The official at the Rwandan embassy in Washington, DC, stated that citizens of the DRG and Burundi travelling to Rwanda are not required to be in possession of a passport if they are carrying a laissez-passer [see Section 4.1] (Rwanda 13 Mar. 2012). According to the website of the Rwanda Directorate General of Immigration and Emigration, citizens of Burundi and the DRC may enter Rwanda without a visa for stays of up to 90 days (ibid. n.d.d). The website also states that citizens of EAC member states may stay in Rwanda without a visa for up to six months (ibid. n.d.a). A news release published by ORINFOR, the Rwanda Bureau of Information and Broadcasting, Rwanda's state-owned media organization, which produces Radio Rwanda, Rwanda Television and two national newspapers (n.d.), indicates that the maximum length of stay for EAC citizens in any EAC member state was raised to six months from three months in July 2010 (19 July 2010). However, in a telephone interview with the Research Directorate, the official at the Embassy of Rwanda in Washington, DC, explained that the maximum length of stay for foreigners in Rwanda is determined by Rwanda's bilateral agreements with the traveller's country of origin, but added that the actual length of stay granted is at the discretion of the immigration officer at the border (Rwanda 29 Feb. 2012). The official explained that the immigration officer interviews travellers about the intended purpose and length of their trip in order to determine the permitted duration of their stay in the country (ibid.).

The official at the Embassy of Rwanda in Washington, DC, said that citizens of Rwanda were able to enter the DRC or Burundi with only a laissez-passer (ibid. 13 Mar. 2012). The website of the Ministry of the Interior and Security's Migration Directorate of the DRC indicates as well that, for citizens of adjacent countries that have existing migration arrangements with the DRC, it is possible to enter or leave the country without a visa or a passport, on the condition that the visitor is making a short trip, has proof of residence within the border zone, and obtains a laissez-passer travel document (DRC n.d.b). Information on Burundian admission requirements, in addition to that provided by the Rwandan embassy official in this paragraph and in Section 1, could not be found among the sources consulted by the Research Directorate within the time constraints of this Response.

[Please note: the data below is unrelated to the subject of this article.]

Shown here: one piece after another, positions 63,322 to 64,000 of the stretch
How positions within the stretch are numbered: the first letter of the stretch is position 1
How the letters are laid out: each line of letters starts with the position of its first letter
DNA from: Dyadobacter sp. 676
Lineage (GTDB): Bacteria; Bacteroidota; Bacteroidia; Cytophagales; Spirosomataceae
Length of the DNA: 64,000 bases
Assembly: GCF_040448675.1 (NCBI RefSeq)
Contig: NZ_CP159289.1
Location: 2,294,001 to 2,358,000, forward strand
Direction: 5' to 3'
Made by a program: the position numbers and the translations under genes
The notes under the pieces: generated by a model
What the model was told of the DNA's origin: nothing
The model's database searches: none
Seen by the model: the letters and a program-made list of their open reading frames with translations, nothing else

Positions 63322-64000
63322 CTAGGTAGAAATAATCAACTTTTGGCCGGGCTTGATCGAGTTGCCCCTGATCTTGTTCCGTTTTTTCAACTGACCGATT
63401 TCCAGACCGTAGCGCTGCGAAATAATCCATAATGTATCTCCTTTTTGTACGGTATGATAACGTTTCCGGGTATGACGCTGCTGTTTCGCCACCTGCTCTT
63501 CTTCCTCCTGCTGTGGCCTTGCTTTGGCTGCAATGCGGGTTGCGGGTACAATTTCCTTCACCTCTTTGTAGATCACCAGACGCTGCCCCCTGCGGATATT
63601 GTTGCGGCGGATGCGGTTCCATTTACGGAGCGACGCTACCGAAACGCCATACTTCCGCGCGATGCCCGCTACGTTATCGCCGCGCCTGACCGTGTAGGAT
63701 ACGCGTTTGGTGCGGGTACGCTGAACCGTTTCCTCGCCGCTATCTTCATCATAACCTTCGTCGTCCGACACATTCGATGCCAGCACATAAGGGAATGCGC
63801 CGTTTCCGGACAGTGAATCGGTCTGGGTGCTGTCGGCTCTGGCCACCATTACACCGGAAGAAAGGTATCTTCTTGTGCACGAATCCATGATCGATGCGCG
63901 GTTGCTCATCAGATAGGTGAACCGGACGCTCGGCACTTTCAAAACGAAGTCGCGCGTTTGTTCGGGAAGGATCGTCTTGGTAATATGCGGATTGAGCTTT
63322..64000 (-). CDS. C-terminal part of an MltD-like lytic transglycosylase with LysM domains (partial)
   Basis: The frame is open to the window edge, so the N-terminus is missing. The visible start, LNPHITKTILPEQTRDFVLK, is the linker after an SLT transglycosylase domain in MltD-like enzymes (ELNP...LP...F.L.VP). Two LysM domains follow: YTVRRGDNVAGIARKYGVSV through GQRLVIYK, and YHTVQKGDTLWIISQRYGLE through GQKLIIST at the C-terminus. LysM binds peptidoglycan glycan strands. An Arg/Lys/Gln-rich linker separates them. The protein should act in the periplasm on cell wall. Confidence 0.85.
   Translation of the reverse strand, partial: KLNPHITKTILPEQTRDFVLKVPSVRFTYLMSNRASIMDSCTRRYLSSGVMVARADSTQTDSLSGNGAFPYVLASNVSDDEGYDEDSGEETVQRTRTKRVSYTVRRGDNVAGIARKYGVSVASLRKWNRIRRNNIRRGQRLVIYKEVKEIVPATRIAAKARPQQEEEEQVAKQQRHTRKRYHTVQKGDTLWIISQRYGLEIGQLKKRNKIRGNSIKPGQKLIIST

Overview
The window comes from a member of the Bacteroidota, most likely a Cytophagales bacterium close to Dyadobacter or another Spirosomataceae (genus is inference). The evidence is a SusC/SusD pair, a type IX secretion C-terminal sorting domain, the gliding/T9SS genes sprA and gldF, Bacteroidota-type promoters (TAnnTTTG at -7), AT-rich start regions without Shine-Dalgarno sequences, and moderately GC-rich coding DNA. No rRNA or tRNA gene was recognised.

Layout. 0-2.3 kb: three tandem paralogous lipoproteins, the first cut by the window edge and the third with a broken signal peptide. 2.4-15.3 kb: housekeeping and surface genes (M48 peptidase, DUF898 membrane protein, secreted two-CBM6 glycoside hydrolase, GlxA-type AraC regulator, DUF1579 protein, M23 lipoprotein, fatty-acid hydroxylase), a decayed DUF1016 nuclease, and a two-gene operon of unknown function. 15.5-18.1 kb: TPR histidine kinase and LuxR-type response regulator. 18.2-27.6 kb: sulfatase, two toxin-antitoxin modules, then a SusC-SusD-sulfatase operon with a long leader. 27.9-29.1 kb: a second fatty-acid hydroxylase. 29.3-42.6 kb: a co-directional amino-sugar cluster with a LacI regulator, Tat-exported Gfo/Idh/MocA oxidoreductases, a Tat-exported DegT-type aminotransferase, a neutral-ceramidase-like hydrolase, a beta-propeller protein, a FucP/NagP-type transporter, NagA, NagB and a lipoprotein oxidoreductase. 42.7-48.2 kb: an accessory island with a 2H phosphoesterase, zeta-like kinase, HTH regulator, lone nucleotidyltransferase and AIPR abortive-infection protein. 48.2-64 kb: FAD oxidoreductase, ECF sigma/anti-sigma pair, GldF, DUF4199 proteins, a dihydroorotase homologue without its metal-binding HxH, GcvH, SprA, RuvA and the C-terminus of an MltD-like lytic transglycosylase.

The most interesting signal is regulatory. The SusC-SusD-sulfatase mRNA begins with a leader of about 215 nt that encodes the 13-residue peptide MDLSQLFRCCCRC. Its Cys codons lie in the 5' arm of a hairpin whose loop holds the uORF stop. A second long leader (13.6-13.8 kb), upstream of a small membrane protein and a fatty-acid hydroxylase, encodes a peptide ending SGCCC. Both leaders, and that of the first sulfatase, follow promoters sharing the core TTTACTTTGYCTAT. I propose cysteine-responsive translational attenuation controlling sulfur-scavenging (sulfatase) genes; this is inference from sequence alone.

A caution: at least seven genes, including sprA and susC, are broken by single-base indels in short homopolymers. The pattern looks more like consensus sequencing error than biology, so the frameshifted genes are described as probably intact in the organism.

4. Travel Documents other than Passports
4.1 Laissez-passer

According to the 2011 Law on Immigration and Emigration in Rwanda, a laissez-passer is a "travel document issued in lieu of [a] passport to any Rwandan wishing to travel to any of the countries in the subregion and in accordance with existing agreements among the countries" (Rwanda 2011a, Art. 2, No. 17). The law states that the laissez-passer is valid for travel to the DRC, Burundi, and the other EAC states (Rwanda 2011a, Art. 25). The laissez-passer costs 10,000 Rwandan francs (RWF) [C$17 (XE 6 Mar. 2012a)] (The New Times 4 Jan. 2012; Rwanda 2011b, Annex A) and is valid for two years (ibid. n.d.b; The New Times 4 Jan. 2012). According to the New Times, machine-readable laissez-passer documents came into use in January 2012 (4 Jan. 2012). The previously issued versions of the laissez-passer, which were valid for one year and cost 3,000 RWF each [C$5 (XE 6 Mar. 2012b)], will reportedly continue to be accepted until they expire (The New Times 4 Jan. 2012).

In a telephone interview with the Research Directorate, the official at the embassy of Rwanda in Washington, DC, said that the laissez-passer is used more commonly than a passport for regional travel (Rwanda 29 Feb. 2012). The official explained that this is because laissez-passer documents are less expensive and take less time to obtain than passports, and, unlike passports, can be issued directly by the immigration division of each district office (ibid.). He also noted that Rwandan citizens who are already in possession of a passport, and therefore registered in the national database, are not eligible to obtain a laissez-passer (ibid.).

Sources also indicate that Rwanda issues a collective laissez-passer for people travelling as a group, primarily for social activities (New Times 4 Jan. 2012; Rwanda n.d.a). The Rwanda Development Board indicates on its website that the collective laissez-passer, which costs 10,000 RFW, was introduced by the Rwandan Law on Immigration and Emigration of 21 March 2011 (ibid.).

According to the website of the DRC Migration Directorate, there are five types of laissez-passer: individual, group, vehicle, special, and a laissez-passer replacing a passport (DRC n.d.c).